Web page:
1. Angiep

      Agreed, but Andrew comes across as a dishonest troll who just wants to lash out at the former minister turned atheist. He isn’t using a real email address, so he doesn’t want to be contacted, and his comments do nothing but inflict insult and attempt to hurt. So I truly doubt Bruce has ever actually crossed paths with him.

      Reply
      1. Suzanne

        Oh I agree. I think Andrew has all the earmarks of a troll just trying to bait and insult Bruce. But Bruce is still pretty awesome for being open to the slight possibility he might not be and being open to apologizing if Andrew is real.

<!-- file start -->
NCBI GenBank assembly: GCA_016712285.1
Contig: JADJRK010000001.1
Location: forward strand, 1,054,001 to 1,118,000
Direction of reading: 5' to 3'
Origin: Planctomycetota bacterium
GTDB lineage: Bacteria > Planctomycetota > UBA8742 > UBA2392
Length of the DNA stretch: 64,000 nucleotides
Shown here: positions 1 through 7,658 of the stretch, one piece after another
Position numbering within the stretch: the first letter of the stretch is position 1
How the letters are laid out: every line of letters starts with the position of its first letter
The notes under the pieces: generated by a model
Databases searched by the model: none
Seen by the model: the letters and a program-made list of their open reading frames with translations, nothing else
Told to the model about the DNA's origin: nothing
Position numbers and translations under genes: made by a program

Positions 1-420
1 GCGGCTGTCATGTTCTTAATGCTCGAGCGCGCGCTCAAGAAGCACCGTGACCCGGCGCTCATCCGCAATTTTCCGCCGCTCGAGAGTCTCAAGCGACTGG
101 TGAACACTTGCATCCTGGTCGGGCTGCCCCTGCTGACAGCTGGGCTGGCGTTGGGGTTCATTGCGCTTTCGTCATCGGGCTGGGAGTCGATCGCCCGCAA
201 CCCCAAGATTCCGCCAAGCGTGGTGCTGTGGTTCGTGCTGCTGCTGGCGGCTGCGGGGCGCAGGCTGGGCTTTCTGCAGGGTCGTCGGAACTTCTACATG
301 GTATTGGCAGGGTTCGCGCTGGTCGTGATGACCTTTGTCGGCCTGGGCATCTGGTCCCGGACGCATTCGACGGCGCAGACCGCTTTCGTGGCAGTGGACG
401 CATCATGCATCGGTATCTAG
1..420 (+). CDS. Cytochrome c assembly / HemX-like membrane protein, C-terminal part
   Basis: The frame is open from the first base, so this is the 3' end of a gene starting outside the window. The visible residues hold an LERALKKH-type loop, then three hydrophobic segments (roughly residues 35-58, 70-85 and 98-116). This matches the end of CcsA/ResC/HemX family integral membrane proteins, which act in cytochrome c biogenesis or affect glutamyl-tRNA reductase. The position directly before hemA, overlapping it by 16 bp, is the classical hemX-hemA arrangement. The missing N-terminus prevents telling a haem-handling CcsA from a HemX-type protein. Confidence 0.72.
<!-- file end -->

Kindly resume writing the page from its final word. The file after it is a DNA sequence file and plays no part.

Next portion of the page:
Reply
        1. Zoe

          Same here. My first thought is troll. Seeking to undermine Bruce.

          Reply
  4. Steve

    My suspicion is this guy is just another Christian who, (doesn’t know you at all), read one or two posts on your blog & then got his feelings hurt because the big bad atheist dares to question his god, so then he goes & sends you a nastygram. I’m betting you never hear from this person again. Just my thoughts. I could be wrong though, however

    Reply
  5. Justine Valinotti

    Perhaps Andrew was hurt by some other pastor and is lashing out at you.

    Being true to yourself makes you a target for haters. Trust me, I know a thing or two about that!

    Thank you for being you, Bruce!

    Reply